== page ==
2018 Bike Anchorage Raffle

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Bike Anchorage board members are only selling 500 Raffle tickets for $20.00 each! With 45 winners and all proceeds benefiting Bike Anchorage, this is the ticket you want. We'll have them at all Bike Anchorage Winter Bike Fest events, bib pick up for the Big Fat Ride, and we'll be pulling prize winners after the Big Fat Ride at 49th State Brewing Company. You don't need to be present to win, so get the tickets while you can! 

Raffle Drawing

Saturday, February 24th at 6:00pm

49th State Brewing Company, 717 W 3rd Ave, Anchorage, AK 99514

We'll pull winners after the Big Fat Ride with drinks and snacks. You do NOT need to be present to win!

**Find Bike Anchorage board members to buy your tickets at all our Winter Bike Fest events**

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Check out our amazing prizes:

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Winter Bike Fest 2018

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Go ahead and clear your calendar, Winter Bike Fest 2018 is right around the corner! February will be chock full of awesome bike events - we are talking group rides, storytelling, documentaries, and a whole lot more.

February 1st

Festival Kickoff Event - World Bike Touring Panel

6:30-8:30 pm / Anchorage Museum

February 3rd

Susitna Bicycle Institute Pump Track Party

10 am-6 pm / 7319 Bailey Drive

Icy River Rampage

11 am-2 pm / Eagle River Nature Center

February 8th

Trail Tales Bikes Edition

7-9 pm / 49th State Brewing

February 9th

Winter Bike to Work Day

7-9 am / Woodside Park

Second Friday Bike Art

6-9 pm / Trek Store of Anchorage

February 11th

Winter City Rides 

10:30 am / Start at Westchester Lagoon, end at 49th State Brewing

February 14th

Bikes & Brews Valentines Day Ride

6:30-9 pm / Trek Store of Anchorage

February 15th

Filmed by Bike Film Festival

8 pm / Grant Hall, Alaska Pacific University

February 20th

LE RIDE - Documentary Screening

5:30 pm / Bear Tooth Theatrepub

February 24th

Big Fat Ride

3:30-5 pm / Downtown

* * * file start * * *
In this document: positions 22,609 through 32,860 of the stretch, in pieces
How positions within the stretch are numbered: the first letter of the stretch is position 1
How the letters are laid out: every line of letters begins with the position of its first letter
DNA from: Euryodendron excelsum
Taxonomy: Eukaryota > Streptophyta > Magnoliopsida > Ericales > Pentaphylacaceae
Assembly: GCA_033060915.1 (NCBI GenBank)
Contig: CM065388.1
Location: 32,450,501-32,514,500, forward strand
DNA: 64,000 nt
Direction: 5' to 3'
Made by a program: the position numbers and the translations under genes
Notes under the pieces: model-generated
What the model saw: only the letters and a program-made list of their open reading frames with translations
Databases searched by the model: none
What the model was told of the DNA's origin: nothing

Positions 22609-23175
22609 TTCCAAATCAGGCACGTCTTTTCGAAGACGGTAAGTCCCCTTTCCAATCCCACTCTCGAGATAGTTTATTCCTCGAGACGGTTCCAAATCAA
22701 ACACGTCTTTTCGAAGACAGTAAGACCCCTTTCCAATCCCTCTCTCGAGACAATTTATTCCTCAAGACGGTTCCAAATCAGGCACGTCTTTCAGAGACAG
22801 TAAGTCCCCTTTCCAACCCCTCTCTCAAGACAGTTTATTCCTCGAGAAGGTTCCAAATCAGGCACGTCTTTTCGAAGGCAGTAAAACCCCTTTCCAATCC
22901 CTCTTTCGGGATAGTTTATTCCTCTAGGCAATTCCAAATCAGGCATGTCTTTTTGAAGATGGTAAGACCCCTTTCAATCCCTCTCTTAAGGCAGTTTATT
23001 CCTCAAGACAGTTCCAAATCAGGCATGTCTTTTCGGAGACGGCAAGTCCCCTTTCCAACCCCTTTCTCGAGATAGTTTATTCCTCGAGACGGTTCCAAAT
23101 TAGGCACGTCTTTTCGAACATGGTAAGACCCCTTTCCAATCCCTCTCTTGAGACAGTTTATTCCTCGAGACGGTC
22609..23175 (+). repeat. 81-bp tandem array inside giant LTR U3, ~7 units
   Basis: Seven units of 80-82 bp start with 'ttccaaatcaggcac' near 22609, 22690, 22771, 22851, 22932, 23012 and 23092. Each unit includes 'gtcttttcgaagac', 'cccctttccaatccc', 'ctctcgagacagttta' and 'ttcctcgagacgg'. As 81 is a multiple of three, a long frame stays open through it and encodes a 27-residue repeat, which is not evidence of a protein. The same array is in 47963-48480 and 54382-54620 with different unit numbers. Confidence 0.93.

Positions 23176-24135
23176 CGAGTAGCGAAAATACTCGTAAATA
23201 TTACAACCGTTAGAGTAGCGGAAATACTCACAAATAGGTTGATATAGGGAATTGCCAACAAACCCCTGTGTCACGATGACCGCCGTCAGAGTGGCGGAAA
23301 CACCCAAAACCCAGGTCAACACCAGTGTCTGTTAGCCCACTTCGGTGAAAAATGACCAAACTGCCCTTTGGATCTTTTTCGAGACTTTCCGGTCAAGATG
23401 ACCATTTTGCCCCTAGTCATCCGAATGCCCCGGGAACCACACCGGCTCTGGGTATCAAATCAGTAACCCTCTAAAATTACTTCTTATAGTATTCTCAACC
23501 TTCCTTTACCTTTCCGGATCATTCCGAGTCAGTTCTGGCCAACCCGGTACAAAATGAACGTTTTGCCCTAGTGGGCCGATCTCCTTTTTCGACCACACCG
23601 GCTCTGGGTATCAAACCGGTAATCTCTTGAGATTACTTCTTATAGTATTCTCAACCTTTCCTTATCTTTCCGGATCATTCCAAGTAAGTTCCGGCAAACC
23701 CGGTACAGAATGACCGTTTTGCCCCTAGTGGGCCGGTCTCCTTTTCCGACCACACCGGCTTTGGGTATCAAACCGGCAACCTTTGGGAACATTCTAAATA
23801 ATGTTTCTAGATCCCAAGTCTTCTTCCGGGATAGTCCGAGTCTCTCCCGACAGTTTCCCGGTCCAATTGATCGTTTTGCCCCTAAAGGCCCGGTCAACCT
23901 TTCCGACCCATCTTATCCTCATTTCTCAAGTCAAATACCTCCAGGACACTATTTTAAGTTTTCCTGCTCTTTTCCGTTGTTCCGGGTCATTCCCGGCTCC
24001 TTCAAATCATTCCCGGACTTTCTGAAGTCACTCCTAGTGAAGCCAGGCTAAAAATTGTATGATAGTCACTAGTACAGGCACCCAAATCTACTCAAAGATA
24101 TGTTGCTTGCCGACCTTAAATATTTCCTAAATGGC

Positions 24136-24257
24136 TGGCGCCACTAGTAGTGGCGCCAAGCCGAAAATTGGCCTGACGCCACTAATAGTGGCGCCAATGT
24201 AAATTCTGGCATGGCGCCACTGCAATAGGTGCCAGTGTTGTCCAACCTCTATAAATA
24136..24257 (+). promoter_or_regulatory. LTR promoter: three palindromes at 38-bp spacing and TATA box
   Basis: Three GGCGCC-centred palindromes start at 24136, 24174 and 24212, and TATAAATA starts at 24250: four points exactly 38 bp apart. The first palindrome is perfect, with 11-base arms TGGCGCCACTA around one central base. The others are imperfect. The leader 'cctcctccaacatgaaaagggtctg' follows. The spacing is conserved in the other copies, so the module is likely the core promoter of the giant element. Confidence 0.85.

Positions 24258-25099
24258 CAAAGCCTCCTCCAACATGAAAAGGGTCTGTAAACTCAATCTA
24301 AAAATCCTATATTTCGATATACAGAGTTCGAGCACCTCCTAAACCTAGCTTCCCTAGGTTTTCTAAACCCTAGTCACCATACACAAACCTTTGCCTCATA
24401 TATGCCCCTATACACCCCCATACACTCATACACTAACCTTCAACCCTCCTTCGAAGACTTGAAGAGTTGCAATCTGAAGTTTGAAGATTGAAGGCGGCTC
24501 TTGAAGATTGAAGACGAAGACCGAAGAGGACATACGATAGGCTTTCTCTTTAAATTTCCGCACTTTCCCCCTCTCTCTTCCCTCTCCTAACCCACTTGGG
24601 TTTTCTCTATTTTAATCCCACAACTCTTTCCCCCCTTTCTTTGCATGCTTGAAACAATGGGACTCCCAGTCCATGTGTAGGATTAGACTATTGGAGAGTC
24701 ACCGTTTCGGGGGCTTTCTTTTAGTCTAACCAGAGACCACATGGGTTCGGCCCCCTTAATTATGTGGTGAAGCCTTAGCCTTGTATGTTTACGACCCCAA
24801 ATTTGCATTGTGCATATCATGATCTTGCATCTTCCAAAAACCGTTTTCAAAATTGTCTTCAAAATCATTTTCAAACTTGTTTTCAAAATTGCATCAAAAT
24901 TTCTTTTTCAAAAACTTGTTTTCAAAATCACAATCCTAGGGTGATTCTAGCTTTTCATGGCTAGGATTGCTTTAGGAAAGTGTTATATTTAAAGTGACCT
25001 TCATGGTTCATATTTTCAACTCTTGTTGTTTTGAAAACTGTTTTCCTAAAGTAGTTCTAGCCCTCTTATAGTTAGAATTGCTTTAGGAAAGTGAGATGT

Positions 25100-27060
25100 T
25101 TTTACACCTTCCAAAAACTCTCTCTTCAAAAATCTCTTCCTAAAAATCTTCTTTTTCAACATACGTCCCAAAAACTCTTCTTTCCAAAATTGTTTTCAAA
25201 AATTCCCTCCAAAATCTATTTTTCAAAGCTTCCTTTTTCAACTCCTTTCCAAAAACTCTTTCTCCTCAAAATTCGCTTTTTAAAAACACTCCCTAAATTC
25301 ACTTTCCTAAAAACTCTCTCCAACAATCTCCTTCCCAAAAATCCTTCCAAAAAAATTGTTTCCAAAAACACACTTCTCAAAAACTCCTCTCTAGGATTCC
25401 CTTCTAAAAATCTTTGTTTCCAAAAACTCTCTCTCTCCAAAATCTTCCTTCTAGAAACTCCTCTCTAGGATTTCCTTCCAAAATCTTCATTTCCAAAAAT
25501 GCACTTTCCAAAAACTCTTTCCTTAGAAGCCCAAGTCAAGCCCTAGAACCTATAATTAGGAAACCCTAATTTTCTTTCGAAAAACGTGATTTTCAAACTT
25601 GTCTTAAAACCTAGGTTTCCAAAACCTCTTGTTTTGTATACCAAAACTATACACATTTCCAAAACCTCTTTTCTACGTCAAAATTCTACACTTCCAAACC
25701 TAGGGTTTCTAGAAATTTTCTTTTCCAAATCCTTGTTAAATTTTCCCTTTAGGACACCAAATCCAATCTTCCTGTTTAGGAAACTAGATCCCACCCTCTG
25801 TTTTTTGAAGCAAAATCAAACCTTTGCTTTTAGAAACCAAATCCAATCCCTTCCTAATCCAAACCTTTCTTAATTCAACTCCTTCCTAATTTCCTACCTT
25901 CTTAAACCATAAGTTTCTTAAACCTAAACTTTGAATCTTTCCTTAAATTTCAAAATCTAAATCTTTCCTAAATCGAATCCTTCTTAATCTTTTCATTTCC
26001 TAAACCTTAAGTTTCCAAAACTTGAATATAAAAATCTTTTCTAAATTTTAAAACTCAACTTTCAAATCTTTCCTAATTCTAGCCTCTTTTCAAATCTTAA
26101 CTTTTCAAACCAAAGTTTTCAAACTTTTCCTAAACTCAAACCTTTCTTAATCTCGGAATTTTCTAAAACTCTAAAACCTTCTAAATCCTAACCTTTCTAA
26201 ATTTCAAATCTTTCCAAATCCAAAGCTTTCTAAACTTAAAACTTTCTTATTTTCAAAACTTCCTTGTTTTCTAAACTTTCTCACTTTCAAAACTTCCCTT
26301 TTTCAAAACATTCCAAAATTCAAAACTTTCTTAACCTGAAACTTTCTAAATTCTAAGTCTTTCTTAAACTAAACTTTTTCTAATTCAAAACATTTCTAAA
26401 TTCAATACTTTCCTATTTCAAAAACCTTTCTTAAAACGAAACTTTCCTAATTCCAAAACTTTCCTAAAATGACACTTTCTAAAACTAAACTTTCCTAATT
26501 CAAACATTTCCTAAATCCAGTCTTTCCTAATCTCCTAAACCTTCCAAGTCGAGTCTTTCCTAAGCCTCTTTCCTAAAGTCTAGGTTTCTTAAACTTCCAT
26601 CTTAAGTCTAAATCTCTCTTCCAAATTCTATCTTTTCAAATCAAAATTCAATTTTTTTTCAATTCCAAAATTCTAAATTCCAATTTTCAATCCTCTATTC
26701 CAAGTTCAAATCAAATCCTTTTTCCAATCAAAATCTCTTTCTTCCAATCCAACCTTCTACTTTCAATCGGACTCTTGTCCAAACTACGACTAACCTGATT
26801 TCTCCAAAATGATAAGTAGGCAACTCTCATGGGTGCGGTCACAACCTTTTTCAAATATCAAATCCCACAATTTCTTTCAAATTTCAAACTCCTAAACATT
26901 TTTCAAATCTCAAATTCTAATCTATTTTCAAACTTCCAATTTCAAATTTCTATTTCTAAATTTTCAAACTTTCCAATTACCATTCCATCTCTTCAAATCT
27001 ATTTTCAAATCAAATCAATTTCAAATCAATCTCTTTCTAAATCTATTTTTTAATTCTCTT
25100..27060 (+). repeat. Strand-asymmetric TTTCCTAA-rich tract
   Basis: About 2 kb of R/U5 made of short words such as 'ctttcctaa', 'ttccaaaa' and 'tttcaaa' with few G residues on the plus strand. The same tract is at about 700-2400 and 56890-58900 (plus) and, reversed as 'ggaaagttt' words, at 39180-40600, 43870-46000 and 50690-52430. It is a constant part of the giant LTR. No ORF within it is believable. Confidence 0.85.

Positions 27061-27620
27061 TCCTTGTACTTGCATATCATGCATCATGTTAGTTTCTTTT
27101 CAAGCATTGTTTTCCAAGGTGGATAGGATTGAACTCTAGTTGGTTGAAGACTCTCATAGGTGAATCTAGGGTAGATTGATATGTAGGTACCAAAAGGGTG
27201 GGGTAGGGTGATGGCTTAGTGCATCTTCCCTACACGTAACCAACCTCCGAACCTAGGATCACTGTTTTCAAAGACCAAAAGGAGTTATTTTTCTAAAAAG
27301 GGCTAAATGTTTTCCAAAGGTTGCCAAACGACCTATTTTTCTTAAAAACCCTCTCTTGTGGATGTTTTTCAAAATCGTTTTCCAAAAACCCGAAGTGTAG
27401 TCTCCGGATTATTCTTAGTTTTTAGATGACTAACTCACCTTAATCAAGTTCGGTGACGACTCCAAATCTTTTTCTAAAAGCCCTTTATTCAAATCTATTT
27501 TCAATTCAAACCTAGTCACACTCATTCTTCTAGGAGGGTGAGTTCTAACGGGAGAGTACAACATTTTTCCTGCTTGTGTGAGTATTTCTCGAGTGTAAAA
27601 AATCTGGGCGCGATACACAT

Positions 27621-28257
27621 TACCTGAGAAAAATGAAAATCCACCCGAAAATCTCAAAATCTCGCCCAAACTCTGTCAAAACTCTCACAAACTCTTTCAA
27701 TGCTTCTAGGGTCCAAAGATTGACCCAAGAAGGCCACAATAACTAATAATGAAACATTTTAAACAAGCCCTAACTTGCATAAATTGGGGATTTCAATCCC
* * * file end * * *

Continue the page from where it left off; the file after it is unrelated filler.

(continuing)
Bike Anchorage Raffle Drawing

5:30-8 pm / 49th State Brewing

February 27th

Two Bikes One Joy Slide Show

7-9 pm / BP Energy Center


Accommodating Cyclists Makes Cents

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I had the opportunity to sit on a panel for the American Planning Conference in Anchorage last week. The topic was “livability and the bottom line” or, how I interpreted it, “why businesses should cater to cyclists”. I knew right off the bat this wouldn’t be a hard argument to make. I recently visited Mackinac Island in Michigan and got a taste for the way cars (or lack of) can impact a community. Situated in Lake Huron, the island has been car-free since the end of the 19th century. Bikes and horse-drawn carriages are the primary modes of transportation. I spent way more money at local fudge shops while strolling through on foot than I would have zipping through town in a car. The whole island just felt safer and more inviting.

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Safer Biking in Sight

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We know Alaskans are hardy, and now we have statistical proof. We commute by bike or foot more often, per capita, than residents of any other state, according to the American Community Survey. Despite freezing temperatures, we log pedal-powered miles all year long. This in-all-kinds-of-weather attitude combined with our world-class trail system could make Anchorage a premier winter mobility city.

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Trail Data Collection Blitz!

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Join us on September 23rd-24th as we help the city get a handle on who uses our trails! This data collection effort will aid in the development of the city's new Non-Motorized Plan - an important document that will set priorities for things we care about, like new trails, sidewalks, and bike lanes! 

As part of the upcoming Data Blitz Weekend, Bike Anchorage will be hosting a community ride on Sunday, September 24th from 10am-12pm! We will be joined by Fred Young, Principal Designer with Alta Planning + Design, who will explain how the data collection will inform future city planning. So come along if you're curious about Anchorage's non-motorized future! More details coming soon. 


Confessions of an Anchorage Bicyclist: Neon

neon3.jpgOk, I'll admit it. I'm *that bicyclist. This month I bought a neon yellow helmet (like the kind given to tourists), and my confession is that I love it.

I distinctly remember telling my mother two years ago that I would not wear a neon helmet--similar to a conversation we had when I was in the fifth grade about jeans (yuck) vs. sweatpants (yes!). I eventually saw the light. Last spring, I got a neon yellow windbreaker that changed everything.

As I rode, I could see my glowing arms and never felt so visible! I felt more confident that other people could see me better in the morning dusk. A neon helmet is a natural progression, and just in time for winter darkness to sneak up on my morning commute. 

In Alaska, being a highly visible bicyclist is a necessity. Here are a few tips to be seen around town: 

 

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